Barons Court Theatre

Review of Matryoshka's Journey

By Mariam Mathew

Inside one of the most intimate stages in London, the Baron’s Court Theatre (under The Curtains Up pub), the Pathós Theatre troupe takes audiences on a soul-searching voyage via Matroyoshka’s Journey, written by David Lemos. In a light, and yet deeply searching production, we gain an insight into the self through the posing of universal questions including, ‘Where do you go when you start running away?’

‘Have you ever opened a matryoshka?’ starts the hour-long piece. The opening scene puts the audience on edge, as the protagonist and owner of the matryoshka [Russian wooden dolls within dolls], played by Jessica González, stares at the dozen or so seats, from a 6’x8’ stage.

The intensity fluctuates as the play introduces several key characters in the protagonist’s life, offering such things as ‘she doesn’t want to understand her true self.’ Through monologues and conversations with the troupe of diverse actors, the unnamed lead discovers, ‘I have many reflections, but I’m only one person.’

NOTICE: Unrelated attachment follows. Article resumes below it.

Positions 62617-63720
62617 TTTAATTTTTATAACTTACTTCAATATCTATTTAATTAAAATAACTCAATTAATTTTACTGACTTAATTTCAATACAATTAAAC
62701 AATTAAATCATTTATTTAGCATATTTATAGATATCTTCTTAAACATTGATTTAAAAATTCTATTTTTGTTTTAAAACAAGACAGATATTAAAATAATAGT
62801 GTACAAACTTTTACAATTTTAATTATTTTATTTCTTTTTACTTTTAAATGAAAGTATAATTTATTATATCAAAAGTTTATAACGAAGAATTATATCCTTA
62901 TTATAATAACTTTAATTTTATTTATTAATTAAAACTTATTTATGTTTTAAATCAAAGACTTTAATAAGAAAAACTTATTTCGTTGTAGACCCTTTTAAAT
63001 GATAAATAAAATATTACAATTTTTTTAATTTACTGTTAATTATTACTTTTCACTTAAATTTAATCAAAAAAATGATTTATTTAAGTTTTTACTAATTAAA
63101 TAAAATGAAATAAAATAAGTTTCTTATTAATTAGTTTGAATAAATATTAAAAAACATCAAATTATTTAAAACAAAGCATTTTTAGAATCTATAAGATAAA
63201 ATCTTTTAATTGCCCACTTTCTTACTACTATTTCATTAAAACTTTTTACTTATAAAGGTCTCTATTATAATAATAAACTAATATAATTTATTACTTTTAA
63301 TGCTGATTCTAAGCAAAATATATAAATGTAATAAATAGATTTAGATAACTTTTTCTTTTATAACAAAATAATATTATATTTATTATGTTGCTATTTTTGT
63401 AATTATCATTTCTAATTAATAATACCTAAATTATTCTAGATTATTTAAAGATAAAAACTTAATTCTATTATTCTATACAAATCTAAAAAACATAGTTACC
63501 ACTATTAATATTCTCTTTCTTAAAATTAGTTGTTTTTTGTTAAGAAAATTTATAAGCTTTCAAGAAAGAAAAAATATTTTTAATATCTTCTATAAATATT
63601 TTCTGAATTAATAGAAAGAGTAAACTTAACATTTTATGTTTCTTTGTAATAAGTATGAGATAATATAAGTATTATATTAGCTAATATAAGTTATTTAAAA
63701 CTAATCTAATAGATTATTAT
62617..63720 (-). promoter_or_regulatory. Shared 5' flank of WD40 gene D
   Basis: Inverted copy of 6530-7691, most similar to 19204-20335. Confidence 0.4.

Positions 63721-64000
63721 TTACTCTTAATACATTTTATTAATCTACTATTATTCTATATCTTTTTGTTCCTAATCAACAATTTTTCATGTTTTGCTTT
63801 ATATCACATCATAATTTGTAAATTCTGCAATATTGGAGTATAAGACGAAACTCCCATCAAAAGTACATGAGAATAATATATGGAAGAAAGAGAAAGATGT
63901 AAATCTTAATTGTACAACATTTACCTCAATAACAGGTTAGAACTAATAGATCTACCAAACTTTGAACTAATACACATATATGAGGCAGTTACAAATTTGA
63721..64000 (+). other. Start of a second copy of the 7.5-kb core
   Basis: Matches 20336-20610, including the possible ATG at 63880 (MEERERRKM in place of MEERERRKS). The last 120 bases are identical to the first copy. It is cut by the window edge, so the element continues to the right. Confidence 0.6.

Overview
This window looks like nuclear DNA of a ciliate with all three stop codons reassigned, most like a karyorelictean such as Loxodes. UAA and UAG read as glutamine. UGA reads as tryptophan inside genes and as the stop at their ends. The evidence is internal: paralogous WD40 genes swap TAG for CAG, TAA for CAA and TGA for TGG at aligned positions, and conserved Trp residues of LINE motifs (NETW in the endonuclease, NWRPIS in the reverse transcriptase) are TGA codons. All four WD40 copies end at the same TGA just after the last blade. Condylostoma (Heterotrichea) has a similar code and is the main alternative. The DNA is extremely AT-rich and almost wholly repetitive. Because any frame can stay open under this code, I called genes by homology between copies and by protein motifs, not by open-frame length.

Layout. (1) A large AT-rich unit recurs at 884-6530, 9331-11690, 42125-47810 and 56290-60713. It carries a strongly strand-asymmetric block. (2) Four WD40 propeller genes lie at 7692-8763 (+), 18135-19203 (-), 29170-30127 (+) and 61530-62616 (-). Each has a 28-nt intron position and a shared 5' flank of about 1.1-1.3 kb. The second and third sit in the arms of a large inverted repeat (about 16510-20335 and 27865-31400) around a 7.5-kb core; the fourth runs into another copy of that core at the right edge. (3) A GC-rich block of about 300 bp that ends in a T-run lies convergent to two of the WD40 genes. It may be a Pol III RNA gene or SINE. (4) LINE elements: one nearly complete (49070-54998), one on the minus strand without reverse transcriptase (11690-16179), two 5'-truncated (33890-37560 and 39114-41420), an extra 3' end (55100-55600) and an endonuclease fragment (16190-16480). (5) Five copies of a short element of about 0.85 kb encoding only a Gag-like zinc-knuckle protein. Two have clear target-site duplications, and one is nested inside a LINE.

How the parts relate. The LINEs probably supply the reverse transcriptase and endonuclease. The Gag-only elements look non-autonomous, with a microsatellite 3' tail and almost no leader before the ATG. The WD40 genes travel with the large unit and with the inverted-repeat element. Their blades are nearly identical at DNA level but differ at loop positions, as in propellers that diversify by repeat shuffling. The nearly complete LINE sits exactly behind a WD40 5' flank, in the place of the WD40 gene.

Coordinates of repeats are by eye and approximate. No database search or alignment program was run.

This deeply probing journey is carried out with moments of light. We consider the plight of this young woman with a knowing understanding that the doll is a device to help her discover herself.

The brightest scene is one in which an interchange of matryoshka dolls between our female protagonist and a young man she assumes will travel with her on her journey. However, it is David Rawlins, reprising the role of the traveler, who is the true shining light of the production, bringing clarity and focus in his few moments on the stage.

The greatest insight and delight of this production is that one can’t leave without a feeling a sense of self-revelation. Though moments of the piece feel like platitudes, rather than conversation, the climax of the protagonist’s journey is in the reconciliatory argument with her mother, during which the mother admits she doesn’t want her daughter making mistakes, but the girl confesses that the real struggle of life is that ‘sometimes you feel everybody expects you to be strong, but they never teach you how to be weak.’

And in such insightful lines of self-revelation lies the strength of this production.

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